Archive for February 27th, 2009

For Judd

2009 Feb 27

I imagine it as really black Cthulhu horror meets Brotherhood of the Wolf in English-occupied medieval France, at the court of the Black Prince in Bordeaux, Aquitaine.

In my mind, the board for the game looks like a tree. Not just any tree, either, but the Tree of Knowledge, the tree that brought us all these troubles and joys.

The player(s) representing the mortal forces (Edward the Black Prince, John of Gaunt, Princess Joan of Kent, Pedro the Cruel of Castile, James IV of Majorca) begin with their pieces (chess pieces, I think) amidst the roots of the tree, on a space that represents their most personal inner selves, their souls.

The player(s) representing the Great Evil (all manner of supernatural bad stuff) begin with their pieces at the top of the tree, on a space representing the throne of this evil, its source and wellspring.

Mortal pieces proceed up the tree, towards the branches, while evil forces proceed down it, towards the roots. Each movement or set of movements represents a scene, with different choices being offered as the pieces proceed along branches or roots and encounter forks. Effectively, you “unlock” different scenes by working your way to them across the proceeding forks that lead to them.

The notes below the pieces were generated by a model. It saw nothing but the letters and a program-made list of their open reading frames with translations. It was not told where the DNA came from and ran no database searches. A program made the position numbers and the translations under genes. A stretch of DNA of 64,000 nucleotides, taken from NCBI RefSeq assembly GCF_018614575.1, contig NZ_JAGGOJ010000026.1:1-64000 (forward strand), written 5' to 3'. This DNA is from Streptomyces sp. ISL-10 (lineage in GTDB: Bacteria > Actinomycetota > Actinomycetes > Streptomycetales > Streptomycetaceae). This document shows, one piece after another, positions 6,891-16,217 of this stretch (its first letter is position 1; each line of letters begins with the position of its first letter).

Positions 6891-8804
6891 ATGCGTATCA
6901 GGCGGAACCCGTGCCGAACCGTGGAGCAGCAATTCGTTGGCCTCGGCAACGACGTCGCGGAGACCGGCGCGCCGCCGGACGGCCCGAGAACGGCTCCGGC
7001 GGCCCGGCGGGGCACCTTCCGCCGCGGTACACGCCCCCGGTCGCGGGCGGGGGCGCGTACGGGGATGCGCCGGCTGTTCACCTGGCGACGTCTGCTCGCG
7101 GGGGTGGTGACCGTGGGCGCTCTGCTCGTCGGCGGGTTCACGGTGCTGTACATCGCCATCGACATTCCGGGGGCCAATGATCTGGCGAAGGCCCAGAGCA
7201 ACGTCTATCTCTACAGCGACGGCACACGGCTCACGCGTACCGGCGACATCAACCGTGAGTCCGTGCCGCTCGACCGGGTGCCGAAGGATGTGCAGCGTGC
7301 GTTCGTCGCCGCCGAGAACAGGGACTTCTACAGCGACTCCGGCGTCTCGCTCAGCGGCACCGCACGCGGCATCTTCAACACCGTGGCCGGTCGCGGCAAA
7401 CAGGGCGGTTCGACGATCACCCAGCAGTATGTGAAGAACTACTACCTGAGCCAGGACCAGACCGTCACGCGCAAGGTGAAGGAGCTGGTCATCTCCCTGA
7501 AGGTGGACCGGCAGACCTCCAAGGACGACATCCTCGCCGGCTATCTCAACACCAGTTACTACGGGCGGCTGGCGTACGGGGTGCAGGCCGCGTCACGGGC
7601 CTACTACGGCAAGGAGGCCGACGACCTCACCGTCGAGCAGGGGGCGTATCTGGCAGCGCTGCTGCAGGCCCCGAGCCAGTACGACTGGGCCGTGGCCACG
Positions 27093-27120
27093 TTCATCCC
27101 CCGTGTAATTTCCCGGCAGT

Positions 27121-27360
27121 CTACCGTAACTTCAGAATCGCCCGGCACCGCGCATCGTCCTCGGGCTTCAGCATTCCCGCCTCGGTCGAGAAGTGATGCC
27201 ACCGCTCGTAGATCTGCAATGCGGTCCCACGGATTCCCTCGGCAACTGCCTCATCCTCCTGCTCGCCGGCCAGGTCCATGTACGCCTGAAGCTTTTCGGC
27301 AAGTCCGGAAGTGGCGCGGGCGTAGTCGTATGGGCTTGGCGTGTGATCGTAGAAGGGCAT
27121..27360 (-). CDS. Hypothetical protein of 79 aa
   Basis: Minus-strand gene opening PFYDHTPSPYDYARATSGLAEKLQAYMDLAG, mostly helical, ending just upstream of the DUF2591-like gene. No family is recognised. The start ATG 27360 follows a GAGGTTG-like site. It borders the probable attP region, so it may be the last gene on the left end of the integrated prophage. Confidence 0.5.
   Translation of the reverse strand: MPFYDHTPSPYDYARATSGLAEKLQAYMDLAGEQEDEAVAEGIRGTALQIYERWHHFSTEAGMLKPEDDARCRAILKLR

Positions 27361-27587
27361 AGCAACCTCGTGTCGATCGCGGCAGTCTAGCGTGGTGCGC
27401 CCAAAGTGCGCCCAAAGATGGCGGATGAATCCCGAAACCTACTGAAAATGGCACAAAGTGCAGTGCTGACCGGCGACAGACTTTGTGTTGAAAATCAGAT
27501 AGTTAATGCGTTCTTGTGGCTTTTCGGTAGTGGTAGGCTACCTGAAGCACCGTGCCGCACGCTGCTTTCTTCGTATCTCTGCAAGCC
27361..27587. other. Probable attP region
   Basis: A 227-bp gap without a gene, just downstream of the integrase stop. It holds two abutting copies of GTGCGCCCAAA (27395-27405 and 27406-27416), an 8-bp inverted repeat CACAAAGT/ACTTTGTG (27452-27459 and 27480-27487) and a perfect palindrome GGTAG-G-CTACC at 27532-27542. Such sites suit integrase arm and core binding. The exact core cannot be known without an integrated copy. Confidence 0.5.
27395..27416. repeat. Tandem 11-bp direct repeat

Pieces can also come into conflict with each other when they meet on the tree, with either the mortal or evil forces triumphing. Mortal triumphs destroy or drive back the evil, while evil victories consume the mortals and add those souls to their foul ranks.

As in chess, if pawns can cross the entire board and reach the other side, crazy things happen. Either the darkness has penetrated all the way into the mortal’s souls or the mortals have arrived at the wellspring of the Great Evil and can possibly put an end to it, once and for all. At this point, a final confrontation occurs (an endgame). Otherwise play continues until one side or the other is wiped out or forfeits, after which there is concluding narration.

My sense is that progression along roots and branches uncovers new information about either the mortals or the Great Evil. For example, perhaps there is a branch labeled “The Brood,” and proceeding along that branch means that the Great Evil has birthed dozens of demonic creatures, while proceeding along another branch reveals that the Great Evil secretly has a mortal origin. In this manner, playing the game multiple times would render very different results, since the different moves made would lead to a different Great Evil and different kinds of characterization for the mortal characters.